Community Partners for Affordable Housing: A Three-Way Merger
For years, three nonprofit organizations in the same county worked in the same field of affordable housing. They each had a different mission: Affordable Housing Corporation of Lake County (AHC) specialized in for-sale scattered site homes and housing counseling; Community Partners for Affordable Housing (CPAH) provided a unique “community land trust” strategy, which made single family homes permanently affordable in middle-class suburbs; and Lake County Residential Development Corporation (LCRDC) specialized in developing affordable rental housing and property management. The executive directors knew each other’s organizations well; two of them had even worked at one of the other organizations. They liked each other, got along well, and were always there for each other.
All three nonprofits were healthy and strong and did not need to merge. In FY ’16, AHC had total support and revenue of $3.2M; CPAH had $4.2M; and LCRDC had $2.1M. But the three executive directors knew that despite their best individual efforts, they could not achieve the level of impact they wanted to have in the community. They also knew that in an uncertain world, they couldn’t guarantee that their own nonprofit would be fully prepared for any eventuality. It was their deep well of respect and admiration for each other’s work which drew the executive directors to ask the question: should we merge our three organizations?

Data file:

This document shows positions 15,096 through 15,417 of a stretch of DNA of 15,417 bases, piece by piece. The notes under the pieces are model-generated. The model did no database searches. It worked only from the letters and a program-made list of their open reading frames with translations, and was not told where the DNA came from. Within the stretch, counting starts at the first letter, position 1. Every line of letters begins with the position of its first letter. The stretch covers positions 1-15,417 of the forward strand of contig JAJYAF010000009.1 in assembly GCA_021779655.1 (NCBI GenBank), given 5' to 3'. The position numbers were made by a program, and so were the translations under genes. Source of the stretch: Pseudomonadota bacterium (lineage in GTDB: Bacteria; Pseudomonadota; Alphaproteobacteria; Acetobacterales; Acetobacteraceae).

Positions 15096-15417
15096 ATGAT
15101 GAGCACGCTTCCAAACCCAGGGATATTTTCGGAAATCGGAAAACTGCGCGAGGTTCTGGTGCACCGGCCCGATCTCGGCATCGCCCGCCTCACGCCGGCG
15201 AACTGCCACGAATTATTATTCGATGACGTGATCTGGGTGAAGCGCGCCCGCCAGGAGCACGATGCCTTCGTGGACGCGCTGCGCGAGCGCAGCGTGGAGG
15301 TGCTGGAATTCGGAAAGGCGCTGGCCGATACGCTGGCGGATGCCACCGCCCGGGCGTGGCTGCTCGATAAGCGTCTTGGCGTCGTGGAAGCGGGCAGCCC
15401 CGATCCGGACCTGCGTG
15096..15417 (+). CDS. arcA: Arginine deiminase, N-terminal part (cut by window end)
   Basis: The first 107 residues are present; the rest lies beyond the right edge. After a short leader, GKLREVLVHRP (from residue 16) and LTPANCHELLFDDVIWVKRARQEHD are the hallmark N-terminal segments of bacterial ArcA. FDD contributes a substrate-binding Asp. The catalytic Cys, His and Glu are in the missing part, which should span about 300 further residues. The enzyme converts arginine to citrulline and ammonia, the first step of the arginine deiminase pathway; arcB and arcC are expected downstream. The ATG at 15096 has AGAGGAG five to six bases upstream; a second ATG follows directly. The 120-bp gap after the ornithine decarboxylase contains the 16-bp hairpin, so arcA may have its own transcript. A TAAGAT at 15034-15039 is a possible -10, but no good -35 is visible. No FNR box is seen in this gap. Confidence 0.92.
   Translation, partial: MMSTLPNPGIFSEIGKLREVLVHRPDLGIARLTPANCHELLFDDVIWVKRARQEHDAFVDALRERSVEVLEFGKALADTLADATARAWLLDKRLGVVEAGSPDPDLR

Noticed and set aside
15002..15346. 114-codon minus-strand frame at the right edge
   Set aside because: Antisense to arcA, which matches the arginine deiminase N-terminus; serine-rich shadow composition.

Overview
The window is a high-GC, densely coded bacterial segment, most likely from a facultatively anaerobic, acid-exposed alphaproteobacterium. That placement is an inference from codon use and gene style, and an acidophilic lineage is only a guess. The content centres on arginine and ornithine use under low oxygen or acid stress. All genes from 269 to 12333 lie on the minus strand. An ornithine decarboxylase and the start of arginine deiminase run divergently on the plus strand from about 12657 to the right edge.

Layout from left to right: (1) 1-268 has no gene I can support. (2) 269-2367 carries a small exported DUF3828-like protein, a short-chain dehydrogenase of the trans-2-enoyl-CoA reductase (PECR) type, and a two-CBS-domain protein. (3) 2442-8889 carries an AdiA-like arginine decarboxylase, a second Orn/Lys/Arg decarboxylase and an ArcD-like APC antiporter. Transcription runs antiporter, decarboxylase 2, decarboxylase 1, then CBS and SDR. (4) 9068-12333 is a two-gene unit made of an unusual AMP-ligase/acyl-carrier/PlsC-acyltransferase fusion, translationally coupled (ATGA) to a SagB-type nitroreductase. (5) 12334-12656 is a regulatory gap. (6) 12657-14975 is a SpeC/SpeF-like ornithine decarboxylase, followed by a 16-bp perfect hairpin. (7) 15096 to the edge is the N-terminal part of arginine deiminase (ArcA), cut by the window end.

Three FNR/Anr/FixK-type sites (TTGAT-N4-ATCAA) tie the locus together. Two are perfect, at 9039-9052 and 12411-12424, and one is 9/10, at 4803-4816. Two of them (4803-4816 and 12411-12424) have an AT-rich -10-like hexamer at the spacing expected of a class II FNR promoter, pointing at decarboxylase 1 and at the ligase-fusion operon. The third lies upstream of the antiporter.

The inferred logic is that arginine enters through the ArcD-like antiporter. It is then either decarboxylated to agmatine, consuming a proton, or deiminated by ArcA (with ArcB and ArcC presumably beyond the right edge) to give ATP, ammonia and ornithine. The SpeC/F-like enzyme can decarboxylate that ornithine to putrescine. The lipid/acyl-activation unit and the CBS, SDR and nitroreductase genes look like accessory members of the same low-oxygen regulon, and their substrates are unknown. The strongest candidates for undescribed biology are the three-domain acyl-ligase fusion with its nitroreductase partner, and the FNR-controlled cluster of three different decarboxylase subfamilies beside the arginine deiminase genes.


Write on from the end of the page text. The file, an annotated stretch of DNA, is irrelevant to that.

They started out slowly, first getting the support of their boards of directors to have the conversation. In April 2017 they engaged M+S Consulting to complete a merger feasibility analysis including an examination of the finance, program, governance, and organizational pros and cons of a potential merger. This analysis was overseen by a Joint Negotiating Committee (JNC) composed of two board representatives plus the chief executive of each nonprofit.
The feasibility analysis came back extremely positive, and the JNC prepared a letter of intent (LOI). Each organization had something specific they wanted to negotiate upfront in the LOI. One wanted its executive director to head the merged organization. Another wanted to retain its name. The third wanted its board chair to head the new board. JNC members agreed to all three terms, and the LOI was quickly finalized and approved by all three boards of directors. Immediately, two of the most difficult legacy issues —the name and the identification of the chief executive officer— were already determined.
The merger process started in January 2018, overseen by the JNC. The three executive staffers worked with the M+S merger facilitator to draft the merger case, memorandum of understanding, and integration budget. All MOU and budget drafts were presented to the JNC for input and approval. Meanwhile, legal counsel completed the due diligence and identified the proposed legal relationship between the three entities. The parties closed in December 2018 and launched their merger in January 2019 under the name “Community Partners for Affordable Housing,” with Rob Anthony as president.
These were their main goals of the merger:
- To expand from a county to a regional agency
- To create a continuum of affordable housing services with a “no-wrong-door” approach to services
- To provide more housing units and serve more people each year
- To increase the number of affordable housing units delivered each year
- To increase their financial sustainability
- To create a single organization with approximately $9.5M in combined revenues and $22.0M in net assets
 A “no-wrong-door” approach provides clients with a universal gateway to their housing services and government programs. It enables clients to approach the agency with the problem they need to address, rather than a preconceived idea of the programs or services they think that they should receive.